The two share their thoughts on the experience advocating for their fellow citizens.
How were you involved in the advocacy for this legislation?
Flash: I was involved with the researching other state rate review laws, federal laws, market place plans and changes in premiums over the years, formulating bill language, lots of editing. We also drafted testimony to be heard by the insurance committee in Jefferson City, fact sheet to accompany the bill, and most importantly serving as a policy expert during our lobby days.
Rodriguez: I wrote a letter to the editor that was published in the newspaper in the Joplin/Springfield, MO area. Additionally, I went to two lobby days with MO HealthCare for All where we lobbied various representatives and senators to help them understand what the bill said and why it was important. I also shadowed a lobbyist for a day and was able to advocate for the bill that day as well. Finally, Grace and I helped with a number of items, including assisting with language for the bill, research to answer questions for key legislators, and creating a fact sheet for use by others at MO Healthcare for All as they lobbied. The fact sheet was also left for legislators for informational purposes. Prior to the first lobby day we also created "talking points" for MO HealthCare for All.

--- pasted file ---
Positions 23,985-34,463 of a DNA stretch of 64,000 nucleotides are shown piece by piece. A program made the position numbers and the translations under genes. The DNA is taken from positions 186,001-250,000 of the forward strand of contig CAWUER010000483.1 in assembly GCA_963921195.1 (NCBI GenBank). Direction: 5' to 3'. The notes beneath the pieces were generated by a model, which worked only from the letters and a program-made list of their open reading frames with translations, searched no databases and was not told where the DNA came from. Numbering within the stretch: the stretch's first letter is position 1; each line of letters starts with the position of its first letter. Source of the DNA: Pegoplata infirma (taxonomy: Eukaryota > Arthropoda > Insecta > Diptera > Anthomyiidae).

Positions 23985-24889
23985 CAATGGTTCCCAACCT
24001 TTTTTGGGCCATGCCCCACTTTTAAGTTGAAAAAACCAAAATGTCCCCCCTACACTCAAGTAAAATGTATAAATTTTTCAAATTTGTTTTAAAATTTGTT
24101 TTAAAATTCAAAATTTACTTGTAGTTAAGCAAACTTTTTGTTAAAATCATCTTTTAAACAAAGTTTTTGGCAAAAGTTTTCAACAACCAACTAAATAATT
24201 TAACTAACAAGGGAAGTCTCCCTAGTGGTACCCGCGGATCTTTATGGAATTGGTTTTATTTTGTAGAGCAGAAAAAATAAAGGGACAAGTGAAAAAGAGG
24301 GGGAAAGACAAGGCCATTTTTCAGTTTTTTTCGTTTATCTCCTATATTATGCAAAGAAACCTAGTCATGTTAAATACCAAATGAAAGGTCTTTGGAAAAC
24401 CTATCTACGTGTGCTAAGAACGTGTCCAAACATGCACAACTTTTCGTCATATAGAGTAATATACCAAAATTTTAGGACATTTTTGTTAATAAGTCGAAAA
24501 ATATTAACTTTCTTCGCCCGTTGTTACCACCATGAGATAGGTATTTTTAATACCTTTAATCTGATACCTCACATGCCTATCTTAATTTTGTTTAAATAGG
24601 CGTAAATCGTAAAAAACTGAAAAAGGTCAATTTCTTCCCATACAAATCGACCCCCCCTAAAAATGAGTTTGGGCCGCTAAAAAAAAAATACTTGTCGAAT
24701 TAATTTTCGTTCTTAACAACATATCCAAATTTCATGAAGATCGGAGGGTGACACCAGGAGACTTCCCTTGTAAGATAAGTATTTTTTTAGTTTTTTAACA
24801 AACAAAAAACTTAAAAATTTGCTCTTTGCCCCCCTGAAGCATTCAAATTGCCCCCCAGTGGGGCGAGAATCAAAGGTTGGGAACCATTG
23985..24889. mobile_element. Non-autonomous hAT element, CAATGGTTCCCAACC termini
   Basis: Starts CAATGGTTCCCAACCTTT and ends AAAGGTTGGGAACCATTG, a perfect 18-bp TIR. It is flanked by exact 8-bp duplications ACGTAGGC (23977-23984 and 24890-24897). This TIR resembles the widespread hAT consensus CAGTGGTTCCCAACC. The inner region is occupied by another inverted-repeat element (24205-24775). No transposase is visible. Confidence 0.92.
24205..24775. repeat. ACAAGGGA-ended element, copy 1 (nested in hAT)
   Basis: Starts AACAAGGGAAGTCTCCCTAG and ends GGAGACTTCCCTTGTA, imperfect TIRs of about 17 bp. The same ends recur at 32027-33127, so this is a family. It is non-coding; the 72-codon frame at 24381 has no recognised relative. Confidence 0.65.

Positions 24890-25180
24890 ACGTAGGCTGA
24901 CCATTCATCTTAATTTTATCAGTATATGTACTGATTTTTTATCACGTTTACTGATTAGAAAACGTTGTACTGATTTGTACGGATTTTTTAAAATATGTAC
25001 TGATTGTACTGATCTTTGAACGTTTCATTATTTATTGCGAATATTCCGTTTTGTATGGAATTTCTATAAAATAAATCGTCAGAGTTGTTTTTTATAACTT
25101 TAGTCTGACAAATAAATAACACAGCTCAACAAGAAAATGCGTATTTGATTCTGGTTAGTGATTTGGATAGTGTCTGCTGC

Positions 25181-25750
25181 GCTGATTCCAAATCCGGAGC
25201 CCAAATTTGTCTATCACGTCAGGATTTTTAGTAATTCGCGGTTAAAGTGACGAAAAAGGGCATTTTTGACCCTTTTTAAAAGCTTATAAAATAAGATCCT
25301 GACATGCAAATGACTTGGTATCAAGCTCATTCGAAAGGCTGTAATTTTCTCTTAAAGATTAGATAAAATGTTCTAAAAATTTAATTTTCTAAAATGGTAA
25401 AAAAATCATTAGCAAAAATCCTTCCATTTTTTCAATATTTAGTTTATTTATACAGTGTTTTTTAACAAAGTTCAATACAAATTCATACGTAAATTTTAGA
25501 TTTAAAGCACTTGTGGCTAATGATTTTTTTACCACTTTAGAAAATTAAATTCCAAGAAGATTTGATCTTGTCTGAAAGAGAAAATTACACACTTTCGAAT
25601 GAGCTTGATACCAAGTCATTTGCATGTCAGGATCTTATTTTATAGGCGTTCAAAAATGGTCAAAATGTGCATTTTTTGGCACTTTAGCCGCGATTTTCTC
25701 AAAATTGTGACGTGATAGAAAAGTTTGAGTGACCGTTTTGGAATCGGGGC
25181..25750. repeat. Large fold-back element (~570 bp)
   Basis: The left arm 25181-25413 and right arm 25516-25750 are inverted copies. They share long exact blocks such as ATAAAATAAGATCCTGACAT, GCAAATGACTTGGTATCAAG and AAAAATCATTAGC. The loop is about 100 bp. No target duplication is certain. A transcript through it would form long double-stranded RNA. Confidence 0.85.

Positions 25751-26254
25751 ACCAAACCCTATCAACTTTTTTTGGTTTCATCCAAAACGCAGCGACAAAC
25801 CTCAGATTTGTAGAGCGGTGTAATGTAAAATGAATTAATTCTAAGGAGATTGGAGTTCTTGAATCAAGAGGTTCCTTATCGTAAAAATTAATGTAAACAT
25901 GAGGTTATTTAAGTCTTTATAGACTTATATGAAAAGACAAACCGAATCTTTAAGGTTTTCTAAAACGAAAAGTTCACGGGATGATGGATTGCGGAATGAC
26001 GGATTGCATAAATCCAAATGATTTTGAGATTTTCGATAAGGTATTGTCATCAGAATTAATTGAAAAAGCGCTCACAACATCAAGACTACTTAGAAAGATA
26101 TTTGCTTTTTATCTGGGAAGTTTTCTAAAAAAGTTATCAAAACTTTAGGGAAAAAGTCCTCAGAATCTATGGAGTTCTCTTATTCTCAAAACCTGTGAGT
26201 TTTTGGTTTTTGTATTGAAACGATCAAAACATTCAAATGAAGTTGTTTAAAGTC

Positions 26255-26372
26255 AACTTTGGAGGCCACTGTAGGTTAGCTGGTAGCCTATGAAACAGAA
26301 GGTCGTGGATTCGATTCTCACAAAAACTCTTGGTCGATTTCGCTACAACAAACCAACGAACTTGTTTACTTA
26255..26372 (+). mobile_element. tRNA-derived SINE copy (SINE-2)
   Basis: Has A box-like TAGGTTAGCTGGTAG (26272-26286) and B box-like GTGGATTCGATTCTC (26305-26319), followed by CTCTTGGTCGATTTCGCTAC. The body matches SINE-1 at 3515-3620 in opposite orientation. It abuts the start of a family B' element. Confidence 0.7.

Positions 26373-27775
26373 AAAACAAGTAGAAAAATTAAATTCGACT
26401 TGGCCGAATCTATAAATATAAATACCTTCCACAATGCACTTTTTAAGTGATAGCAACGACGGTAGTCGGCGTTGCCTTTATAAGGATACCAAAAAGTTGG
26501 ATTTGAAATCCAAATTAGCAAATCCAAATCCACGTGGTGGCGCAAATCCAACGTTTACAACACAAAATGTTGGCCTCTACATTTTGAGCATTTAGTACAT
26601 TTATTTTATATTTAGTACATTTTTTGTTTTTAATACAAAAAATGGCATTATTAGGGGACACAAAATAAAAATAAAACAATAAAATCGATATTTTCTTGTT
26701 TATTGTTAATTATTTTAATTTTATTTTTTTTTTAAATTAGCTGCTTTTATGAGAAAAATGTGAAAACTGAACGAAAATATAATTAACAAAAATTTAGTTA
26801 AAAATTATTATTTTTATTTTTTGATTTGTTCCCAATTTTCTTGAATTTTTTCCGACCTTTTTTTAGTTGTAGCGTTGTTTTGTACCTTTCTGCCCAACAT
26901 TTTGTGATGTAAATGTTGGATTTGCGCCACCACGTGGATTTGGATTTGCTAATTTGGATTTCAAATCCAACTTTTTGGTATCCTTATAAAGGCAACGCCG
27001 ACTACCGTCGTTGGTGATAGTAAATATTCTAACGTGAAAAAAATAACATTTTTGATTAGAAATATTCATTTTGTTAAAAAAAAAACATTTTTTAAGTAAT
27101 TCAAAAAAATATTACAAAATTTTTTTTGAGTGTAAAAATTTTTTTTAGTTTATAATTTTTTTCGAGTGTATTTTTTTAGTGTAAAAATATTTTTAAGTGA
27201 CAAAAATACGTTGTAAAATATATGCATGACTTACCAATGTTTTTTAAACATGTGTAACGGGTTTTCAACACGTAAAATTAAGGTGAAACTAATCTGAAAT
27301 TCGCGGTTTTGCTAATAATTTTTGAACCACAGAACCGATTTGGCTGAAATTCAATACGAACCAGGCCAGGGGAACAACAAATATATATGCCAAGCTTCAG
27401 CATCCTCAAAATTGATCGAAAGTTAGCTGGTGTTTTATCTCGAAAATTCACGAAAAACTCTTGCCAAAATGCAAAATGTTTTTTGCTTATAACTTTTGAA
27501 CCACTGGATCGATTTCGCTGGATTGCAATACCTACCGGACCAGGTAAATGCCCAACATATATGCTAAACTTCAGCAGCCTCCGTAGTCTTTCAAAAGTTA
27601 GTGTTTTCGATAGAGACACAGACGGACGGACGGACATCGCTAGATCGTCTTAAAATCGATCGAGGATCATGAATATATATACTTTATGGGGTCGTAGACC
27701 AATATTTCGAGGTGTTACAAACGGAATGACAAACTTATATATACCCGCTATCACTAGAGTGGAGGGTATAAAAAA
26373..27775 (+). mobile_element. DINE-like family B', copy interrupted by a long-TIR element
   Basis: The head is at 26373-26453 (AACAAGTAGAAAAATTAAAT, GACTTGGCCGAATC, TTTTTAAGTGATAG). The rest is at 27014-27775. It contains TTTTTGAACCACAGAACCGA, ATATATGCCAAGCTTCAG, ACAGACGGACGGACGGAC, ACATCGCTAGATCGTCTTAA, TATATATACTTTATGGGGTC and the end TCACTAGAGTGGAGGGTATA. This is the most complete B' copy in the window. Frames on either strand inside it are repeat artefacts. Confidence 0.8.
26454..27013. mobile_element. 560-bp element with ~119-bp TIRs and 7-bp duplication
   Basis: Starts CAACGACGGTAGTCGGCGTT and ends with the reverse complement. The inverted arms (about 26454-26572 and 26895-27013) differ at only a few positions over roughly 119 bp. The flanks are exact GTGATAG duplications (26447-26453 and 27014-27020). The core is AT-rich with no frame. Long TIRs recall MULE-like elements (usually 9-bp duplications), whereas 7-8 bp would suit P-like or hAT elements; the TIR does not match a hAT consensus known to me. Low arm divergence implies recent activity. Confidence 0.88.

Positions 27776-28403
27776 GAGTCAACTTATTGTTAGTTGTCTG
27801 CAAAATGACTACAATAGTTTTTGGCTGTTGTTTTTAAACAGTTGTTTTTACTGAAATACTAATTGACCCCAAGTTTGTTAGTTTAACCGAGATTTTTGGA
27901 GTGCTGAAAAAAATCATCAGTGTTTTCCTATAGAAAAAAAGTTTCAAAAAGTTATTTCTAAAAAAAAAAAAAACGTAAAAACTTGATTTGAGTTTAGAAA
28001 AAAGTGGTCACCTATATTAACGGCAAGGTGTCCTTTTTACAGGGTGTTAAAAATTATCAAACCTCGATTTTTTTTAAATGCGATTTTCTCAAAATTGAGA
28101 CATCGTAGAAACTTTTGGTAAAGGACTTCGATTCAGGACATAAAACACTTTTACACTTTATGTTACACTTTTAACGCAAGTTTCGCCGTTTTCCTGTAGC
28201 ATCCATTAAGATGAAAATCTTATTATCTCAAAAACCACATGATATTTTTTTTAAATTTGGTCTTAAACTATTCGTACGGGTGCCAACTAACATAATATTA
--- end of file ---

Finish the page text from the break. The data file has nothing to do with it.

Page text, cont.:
What kind of work did you find most challenging?
Flash: I believe one of the most challenging aspects would have to be simply starting a first draft of the bill. Since Missouri was the only state in the nation without rate review for their health insurance premiums, finding an appropriate starting point that would satisfy the different stakeholders was a somewhat challenging start. Essentially we were doing a significant amount of research, and now I would say my partner and I are experts on the subject. However, as we continue to edit, research, and then receive drafts from legislators on both sides of the political aisle it became a bit easier to navigator as well as advocate for certain provisions to be added or remain in the bill.